He’s uncovered Inca ruins deep within the tangled jungles of Peru; he’s scaled some of the most treacherous peaks in the Andes. He’s an author, a researcher and a pioneer of “extreme Archaeology.”
You might even call Colorado’s Gary Ziegler a real-life Indiana Jones. It wouldn’t be the first time.
“It’s probably an overused analogy,” said Ziegler, in an e-mail. ”I and several other aging, Andean explorers had been climbing jungle cliffs and dodging rolling stones long before Harrison Ford made it popular. Anyway, we all enjoy the image, even if a bit overrated.”
No, Ziegler and his associates have never stumbled upon a Crystal Skull or the Cross of Coronado. But they have explored plenty of lost cities.
The archaeologist has spent decades pressing through the remote corners of the Andes, searching for remnants of ancient Inca society. He’s investigated forgotten ruins like Choquequirao, which is larger than Machu Picchu, and has helped re-discover little-known Inca sites like Llactapta and Inca Corihuyrachina.
In 2002, he made international headlines by uncovering the ‘lost city’ of Cota Coca with fellow explorers Hugh Thomson and John Leivers. This crumbling collection of 30 buildings, located about 50 kilometres from Machu Picchu, was found in a “remarkable state of preservation.”
And after decades of adventuring, Ziegler isn’t slowing down. There’s still too much out there to be explored, he says.
S&TT: You’re a world-renowned authority on the Inca and Machu Picchu, but you’ve also led teams that have re-discovered lesser-known archaeological sites. Is there one particular discovery that you’re most proud of?
Gary Ziegler: Each exploration has been exciting, different, challenging and rewarding. Perhaps the most rewarding was uncovering a hidden, enigmatic complex of buildings and walls that our team (with Hugh Thomson and John Leivers) found in the remote depth of the Yanama River canyon.
The site, which we named Cota Coca from an early historical reference to the region, was lost when the nearby royal estate and administrative center, Choquequirao, was abandoned by the last Inca holdouts, probably in 1572.
We had never located the Inca road to Choquequirao . . .with the study of Cota Coca, we finally solved the mystery.
Finding Cota Coca in a truly unexplored and remote canyon was a great and rewarding adventure. We later came to describe these explorations as “extreme archaeology.”
I understand that part of the way you fund expeditions is through ‘archeo tourism’, which involves taking adventure-seeking travellers with you on your trips. Who are your usual tourism clients?
We travel as comfortably as possible with saddle horses where we can use them, plus dining, cook tents, a good support staff and a large string of pack mules to carry camp and personal gear. We pay top wages to our Quechua helpers. This makes our projects necessarily a bit pricey for the young backpacking crowd. Participants generally are older, some retired but all adventurous.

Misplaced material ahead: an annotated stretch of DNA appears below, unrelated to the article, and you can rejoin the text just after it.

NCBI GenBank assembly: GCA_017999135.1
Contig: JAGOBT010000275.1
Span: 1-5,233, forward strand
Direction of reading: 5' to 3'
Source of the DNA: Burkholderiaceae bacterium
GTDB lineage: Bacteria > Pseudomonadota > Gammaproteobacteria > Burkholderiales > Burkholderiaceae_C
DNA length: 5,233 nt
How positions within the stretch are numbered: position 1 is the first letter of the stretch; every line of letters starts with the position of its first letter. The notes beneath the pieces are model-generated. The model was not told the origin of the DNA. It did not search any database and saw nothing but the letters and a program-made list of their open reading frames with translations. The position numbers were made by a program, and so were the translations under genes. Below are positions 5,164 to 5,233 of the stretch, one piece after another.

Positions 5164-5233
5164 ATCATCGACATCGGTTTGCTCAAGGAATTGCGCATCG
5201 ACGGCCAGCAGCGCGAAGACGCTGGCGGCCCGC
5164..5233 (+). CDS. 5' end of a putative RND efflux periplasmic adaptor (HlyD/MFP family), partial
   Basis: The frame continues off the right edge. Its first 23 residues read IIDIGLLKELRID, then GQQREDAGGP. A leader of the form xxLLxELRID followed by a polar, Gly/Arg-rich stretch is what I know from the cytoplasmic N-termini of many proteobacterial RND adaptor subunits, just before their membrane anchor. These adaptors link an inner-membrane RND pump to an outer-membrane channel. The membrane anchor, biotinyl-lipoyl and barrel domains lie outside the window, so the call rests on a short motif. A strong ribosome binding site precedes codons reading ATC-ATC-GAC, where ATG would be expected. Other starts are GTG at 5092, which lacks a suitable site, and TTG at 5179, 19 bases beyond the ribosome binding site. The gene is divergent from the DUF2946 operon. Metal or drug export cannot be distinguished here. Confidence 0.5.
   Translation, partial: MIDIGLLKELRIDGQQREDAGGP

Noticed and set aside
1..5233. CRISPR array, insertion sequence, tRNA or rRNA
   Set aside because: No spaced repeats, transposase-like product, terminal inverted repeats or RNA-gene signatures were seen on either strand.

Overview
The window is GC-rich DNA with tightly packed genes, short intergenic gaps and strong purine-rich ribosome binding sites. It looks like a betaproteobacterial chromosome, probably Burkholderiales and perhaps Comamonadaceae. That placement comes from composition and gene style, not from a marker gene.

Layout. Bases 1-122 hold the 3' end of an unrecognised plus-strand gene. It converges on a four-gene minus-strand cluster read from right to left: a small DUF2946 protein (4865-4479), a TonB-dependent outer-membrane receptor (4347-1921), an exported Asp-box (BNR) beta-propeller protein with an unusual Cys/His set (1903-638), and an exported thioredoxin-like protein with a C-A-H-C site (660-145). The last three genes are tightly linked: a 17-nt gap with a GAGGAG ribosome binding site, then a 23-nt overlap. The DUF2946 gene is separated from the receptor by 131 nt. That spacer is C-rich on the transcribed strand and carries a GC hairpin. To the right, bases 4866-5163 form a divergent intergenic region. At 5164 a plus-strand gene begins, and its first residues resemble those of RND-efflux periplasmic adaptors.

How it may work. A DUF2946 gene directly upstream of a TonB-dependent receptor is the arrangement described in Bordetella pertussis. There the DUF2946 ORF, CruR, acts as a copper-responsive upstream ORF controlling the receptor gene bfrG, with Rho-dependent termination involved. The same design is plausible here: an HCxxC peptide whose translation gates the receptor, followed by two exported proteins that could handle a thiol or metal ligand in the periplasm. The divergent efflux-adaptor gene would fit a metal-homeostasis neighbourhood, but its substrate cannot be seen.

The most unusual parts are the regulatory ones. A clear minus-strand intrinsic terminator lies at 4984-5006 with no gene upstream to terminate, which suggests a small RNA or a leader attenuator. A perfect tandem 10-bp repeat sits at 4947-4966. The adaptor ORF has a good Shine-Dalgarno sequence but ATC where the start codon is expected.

Last year, I escorted a small group of scientists from NASA to Choquequirao who were interested in Inca astronomy. All share in the research, data collecting and daily evening discussion about what we have observed as we attempt to unravel the Inca’s secrets.
What do you think the future holds for adventure tourism in ancient Peru? As places like Choquequirao become better known, will that be good or bad for the preservation of these amazing places?
Tourism will become less adventurous as more roads and lodges are built along the old Inca pathways. However, there will always remain places like Choquequirao that are distant from the hotels of Cusco and the Sacred Valley. I believe Choquequirao and similar archaeological sites in rugged terrain will never be overrun or over-developed.
Machu Picchu is overrun because accessibility is made easy by the railroad offering comfortable one-day travel from Cusco. Choquequirao and other lesser-known sites are unlikely to suffer the Disneyland degradation and exploitation of Machu Picchu. The more accessible trek routes will become fewer but some remote ones will remain.
There will always be something for the adventurous traveler to explore away from the madness of Machu Picchu and the bright lights of Cusco.
Ziegler, who operates Adventure Specialists from his ranch in Colorado, hopes to soon return to several ancient sites in Peru to research them in more detail. These spots include a collection of undocumented Chachapoyan ruins in the north-central region of the country.
In the meantime, Ziegler is co-writing a book with University of Colorado archeoastronomer Kim Malville. Machu Picchu’s Sacred Sisters: Choquequirao and Llactapata will detail more than 40 years of “extreme archaeological exploring” in the remote Andes. It’s expected to be out in both print and ebook by the fall of 2013.
Have you visited any ancient ruins in Peru other than Machu Picchu? Share your story in the comments below.
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